Just sayin’

Posted in Culture of Lickspittle, Decline and Fall, The Corporate Bund, WhiteManistan at 2:58 pm by George Smith

Excerpt’s from George Orwell’s review of “Mein Kampf”:

“What he envisions … a continuous state of 250 million Germans with plenty of ‘living room’ (stretching to Afghanistan or thereabouts), a horrible brainless empire in which, essentially, nothing ever happens except the training of young men for war and the endless breeding of fresh cannon-fodder.”

“He had crushed the labor movement and for that the property-owning classes were willing to forgive him almost anything.”

“[His] is the fixed vision of a monomaniac and not likely to be much affected by the temporary maneuvres of power politics.”

“[The slogan] ‘Better an end with horror than a horror without end’ is a winner. Now that we are fighting against the man who coined it, we ought not to underrate its emotional appeal.”

What the mainstream media and Gawker didn’t get over the weekend in having a good Twitter laugh about tricking Donald Trump into quoting Mussolini: The people who are going to vote for him don’t care. In fact, they’ll find it affirming, (1) because they don’t really know anything about Il Duce if they knew about him at all, and (2), they’ll agree with Trump, it’s a quote that’s great for re-tweeting.

So no prize to Gawker or anyone else smirking when there’s a 50-50 chance the election will throw them to the Devil and merciless statistics in November.

From Truth-out today, on a matter I covered for over a decade:

But as much as the Republican Party created Trump, it shares parentage with the transpartisan national security complex. Politicians, generals, CIA directors, think tank warriors and terrorism “experts” have been dinning a message of fear into our heads for a decade and a half, a fear that works on many voters like catnip on a feline.

The author continues:

The fear, of course, can only be exorcised by a policy of nonstop militarism. Congratulations, patricians of the Beltway: However disdainful you are of the vulgarian Trump, you helped put him where he is today …

I’d estimate the odds at about fifty-fifty that this country ends up with something resembling a fascist political system, if not in 2017, then at some point in the next decade. We may never hear it called that: The prestige media have up to now mostly maintained an embargo on words like “fascist” or “authoritarian”; it will be fascinating to see at which point in the coming year – if at all – the embargo is lifted. No, we won’t have black uniforms and goose-stepping. In the US cultural vernacular, it would be more like Lee Greenwood played on an endless loop, with patriotic ceremonies even more lugubrious and hypocritical than the ones now at professional sporting events.

So when you read those stories about how Michael Hayden went on Maher to claim the military wouldn’t follow some of Donald Trump’s orders were he President, to these you should say: Bullshit it won’t.

The Wehrmacht’s general staff, those that survived, was said to have many principled men who detested the Fuhrer. And that made such a difference.

The point to be made is not that the United States is like the Third Reich.

When it fails big time, it will do so in a way unique to itself, of its history. But people haven’t changed. Americans, US military men, don’t have some special DNA or secret patent trumping the regular human condition. They make the same historical mistakes, again and again, always thinking we’ll be different this time because …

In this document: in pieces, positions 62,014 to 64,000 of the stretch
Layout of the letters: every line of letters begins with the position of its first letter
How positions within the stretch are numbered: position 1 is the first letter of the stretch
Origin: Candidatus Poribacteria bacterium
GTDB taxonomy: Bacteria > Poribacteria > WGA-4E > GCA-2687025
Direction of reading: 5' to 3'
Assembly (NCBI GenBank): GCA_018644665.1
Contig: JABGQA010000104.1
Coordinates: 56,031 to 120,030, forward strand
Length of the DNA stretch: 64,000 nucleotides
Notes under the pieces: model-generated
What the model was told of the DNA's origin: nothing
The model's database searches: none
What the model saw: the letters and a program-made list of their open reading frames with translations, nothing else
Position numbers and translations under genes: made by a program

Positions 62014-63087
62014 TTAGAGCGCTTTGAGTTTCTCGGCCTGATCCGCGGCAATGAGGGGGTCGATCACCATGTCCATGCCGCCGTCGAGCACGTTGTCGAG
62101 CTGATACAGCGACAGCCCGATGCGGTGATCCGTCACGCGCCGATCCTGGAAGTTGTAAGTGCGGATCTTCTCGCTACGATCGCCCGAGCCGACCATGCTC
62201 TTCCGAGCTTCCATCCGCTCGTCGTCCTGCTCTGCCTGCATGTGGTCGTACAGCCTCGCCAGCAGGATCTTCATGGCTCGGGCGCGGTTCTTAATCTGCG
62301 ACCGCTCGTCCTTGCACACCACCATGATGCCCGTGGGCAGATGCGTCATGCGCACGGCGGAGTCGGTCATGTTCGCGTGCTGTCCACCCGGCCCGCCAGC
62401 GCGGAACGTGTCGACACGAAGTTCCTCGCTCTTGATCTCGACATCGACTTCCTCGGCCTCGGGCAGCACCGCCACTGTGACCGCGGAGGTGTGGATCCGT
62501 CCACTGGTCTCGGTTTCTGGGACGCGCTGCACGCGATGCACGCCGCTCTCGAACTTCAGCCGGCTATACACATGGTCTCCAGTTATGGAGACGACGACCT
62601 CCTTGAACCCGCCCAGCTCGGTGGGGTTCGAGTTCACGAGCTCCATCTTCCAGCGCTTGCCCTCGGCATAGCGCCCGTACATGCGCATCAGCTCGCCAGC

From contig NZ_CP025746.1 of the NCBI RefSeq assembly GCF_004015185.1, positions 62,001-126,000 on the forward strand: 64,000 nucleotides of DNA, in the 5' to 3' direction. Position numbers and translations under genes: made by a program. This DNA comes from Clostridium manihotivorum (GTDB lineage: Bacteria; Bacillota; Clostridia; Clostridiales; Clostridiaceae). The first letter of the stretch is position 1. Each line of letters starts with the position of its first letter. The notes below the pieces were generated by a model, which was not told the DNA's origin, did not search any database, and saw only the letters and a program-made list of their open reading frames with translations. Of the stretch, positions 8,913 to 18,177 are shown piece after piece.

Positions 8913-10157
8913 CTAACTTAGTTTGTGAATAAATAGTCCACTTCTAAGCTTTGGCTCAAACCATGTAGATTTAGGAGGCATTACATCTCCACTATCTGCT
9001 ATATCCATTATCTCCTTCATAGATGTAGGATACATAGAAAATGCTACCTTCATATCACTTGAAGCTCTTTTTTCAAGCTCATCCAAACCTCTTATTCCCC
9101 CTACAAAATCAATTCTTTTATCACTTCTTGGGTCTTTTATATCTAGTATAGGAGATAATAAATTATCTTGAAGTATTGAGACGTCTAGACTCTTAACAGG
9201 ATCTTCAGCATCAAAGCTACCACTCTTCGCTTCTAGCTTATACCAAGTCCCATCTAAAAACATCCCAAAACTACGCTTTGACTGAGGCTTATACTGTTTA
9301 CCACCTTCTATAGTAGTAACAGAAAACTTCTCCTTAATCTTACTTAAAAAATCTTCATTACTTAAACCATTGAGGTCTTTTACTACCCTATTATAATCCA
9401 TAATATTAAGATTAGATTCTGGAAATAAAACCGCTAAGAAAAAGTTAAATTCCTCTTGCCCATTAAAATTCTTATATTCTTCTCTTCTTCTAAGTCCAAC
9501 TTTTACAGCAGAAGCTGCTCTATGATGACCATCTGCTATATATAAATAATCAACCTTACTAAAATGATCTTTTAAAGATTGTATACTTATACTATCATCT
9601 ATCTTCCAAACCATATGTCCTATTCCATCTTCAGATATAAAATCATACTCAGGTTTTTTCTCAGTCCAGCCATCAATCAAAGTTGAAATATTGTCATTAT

Yes, Trump is about racism, Islamophobia and making America great “again.” But you’re missing the point if you don’t see that supporting him is also about saying fuck you to the political class, if not the political system. Of course, there are more constructive ways to do this. — Barbara Ehrenreich, on Facebook

The revenge vote is going to be strong. Four decades of slump is a long time to have been keeping a lid on the growing rage. Hillary Clinton will never understand it.


  1. Christoph Hechl said,

    March 3, 2016 at 4:00 am

    From my point of view, which in this case means the the candidates view on international politics, i think Trump is the lesser evil betweeen Rubio, Cruz, Clinton and himself. Only Sanders would be more to my liking.
    Then again Kurt Tucholsky said: Elections don’t change anything, else they’d be forbidden.
    From the republican candidates i even think Trump is by far the least terrible considering the religous extremism of his competition.
    Still i try to keep up hope that Sanders might make it…

  2. anon said,

    March 6, 2016 at 8:24 am

    It will be interesting in the next few weeks. At the last Republican debate, on Fox News no less, all the moderators were ready with charts, graphs and figures to back up their questions, specifically worded to take out Trump. It appears to have dinged him yesterday and helped Cruz. However, I’m not sure that any other R candidate can catch Trump in time to secure the nomination.

    Having so many candidates really hurts them. A candidate had to behave outrageously just to get attention in a field of 17 choices. Having 17 choices means none of them is likely to get more that 25% to 33% of the primary voters at best. If none of the candidates is particularly appealing, it probably goes to the one who does the best sales pitch. That one, this year, is Trump. He’s telling people what they want to hear, in exchange for their votes.

    We really need to have ballots with a “none of the above” option.

  3. iamjustabill said,

    March 10, 2016 at 9:53 pm

    You’ve put into words the particularly strong cognitive dissonance I’ve felt in this election. My vote’s for Sanders, and have thought that if it comes down to Trump vs Clinton, an F U vote for Trump to the system may be in order.

    As per more recent posts, we seem to be rowing in the same canoe. — GS